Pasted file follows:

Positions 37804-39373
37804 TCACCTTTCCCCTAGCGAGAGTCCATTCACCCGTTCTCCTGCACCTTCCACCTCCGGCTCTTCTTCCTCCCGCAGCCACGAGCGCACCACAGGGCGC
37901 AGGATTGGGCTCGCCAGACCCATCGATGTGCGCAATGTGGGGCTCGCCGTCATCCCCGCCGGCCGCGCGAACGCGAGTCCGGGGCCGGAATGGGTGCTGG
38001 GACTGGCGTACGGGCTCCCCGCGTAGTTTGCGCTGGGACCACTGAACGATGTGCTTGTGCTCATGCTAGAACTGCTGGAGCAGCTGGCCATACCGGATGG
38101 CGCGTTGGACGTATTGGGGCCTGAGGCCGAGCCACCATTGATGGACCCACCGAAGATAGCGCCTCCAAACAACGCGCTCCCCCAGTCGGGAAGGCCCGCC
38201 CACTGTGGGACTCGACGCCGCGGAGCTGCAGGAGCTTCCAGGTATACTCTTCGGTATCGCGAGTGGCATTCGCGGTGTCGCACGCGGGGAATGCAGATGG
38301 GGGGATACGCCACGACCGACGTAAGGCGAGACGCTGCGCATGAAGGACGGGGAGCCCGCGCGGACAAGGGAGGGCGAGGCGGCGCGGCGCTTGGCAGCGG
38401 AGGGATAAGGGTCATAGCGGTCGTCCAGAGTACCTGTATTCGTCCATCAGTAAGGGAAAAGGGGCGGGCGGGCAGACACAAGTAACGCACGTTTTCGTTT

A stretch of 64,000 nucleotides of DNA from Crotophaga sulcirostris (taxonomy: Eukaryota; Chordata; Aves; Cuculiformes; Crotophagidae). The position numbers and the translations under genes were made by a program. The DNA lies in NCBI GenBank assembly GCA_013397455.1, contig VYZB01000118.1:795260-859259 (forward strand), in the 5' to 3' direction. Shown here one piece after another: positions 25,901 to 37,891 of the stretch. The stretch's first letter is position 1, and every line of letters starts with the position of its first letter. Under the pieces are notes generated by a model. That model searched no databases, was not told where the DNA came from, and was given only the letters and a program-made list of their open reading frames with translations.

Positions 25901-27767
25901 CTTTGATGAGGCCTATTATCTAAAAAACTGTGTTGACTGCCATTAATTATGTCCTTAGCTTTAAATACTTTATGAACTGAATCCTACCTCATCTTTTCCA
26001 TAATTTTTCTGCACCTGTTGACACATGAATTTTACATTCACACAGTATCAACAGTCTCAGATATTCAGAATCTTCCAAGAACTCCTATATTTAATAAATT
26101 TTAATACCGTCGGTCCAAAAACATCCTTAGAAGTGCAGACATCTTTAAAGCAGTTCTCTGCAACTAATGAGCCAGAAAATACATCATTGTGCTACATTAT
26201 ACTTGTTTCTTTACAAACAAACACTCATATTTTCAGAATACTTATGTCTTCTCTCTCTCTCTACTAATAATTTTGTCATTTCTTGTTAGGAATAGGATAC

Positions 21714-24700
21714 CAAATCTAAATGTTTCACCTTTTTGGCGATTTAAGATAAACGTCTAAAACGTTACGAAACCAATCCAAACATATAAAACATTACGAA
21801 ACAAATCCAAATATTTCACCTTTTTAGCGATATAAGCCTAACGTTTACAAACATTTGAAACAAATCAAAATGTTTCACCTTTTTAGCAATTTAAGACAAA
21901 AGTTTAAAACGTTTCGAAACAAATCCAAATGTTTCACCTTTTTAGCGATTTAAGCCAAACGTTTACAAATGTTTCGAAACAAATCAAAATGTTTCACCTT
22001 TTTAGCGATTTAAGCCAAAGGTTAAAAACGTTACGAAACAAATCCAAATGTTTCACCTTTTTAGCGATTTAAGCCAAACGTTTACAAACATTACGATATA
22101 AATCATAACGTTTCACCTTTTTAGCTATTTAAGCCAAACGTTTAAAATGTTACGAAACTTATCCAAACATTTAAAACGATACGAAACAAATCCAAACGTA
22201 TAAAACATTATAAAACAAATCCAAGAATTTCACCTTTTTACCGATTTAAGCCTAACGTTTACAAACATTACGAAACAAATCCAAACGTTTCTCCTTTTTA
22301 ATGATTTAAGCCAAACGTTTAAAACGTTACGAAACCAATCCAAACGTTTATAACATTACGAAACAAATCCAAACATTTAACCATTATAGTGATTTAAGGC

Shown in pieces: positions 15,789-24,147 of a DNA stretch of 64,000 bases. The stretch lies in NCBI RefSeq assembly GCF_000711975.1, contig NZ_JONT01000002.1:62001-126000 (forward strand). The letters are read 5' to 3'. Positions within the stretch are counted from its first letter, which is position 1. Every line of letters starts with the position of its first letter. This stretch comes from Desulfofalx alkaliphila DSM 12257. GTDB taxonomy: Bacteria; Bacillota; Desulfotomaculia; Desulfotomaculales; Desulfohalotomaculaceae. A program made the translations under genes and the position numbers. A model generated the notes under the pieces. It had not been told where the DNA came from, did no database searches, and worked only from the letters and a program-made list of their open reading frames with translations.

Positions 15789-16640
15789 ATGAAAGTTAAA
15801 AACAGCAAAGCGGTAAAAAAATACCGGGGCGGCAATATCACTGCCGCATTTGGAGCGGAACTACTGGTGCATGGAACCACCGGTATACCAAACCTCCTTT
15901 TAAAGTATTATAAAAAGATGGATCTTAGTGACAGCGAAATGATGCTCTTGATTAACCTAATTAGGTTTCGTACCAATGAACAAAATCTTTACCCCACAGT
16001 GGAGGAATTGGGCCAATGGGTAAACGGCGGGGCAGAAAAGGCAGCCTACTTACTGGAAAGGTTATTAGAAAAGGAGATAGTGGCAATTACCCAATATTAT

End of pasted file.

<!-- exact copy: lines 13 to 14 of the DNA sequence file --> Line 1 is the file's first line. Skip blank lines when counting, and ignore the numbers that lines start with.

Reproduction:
26101 TTAATACCGTCGGTCCAAAAACATCCTTAGAAGTGCAGACATCTTTAAAGCAGTTCTCTGCAACTAATGAGCCAGAAAATACATCATTGTGCTACATTAT
26201 ACTTGTTTCTTTACAAACAAACACTCATATTTTCAGAATACTTATGTCTTCTCTCTCTCTCTACTAATAATTTTGTCATTTCTTGTTAGGAATAGGATAC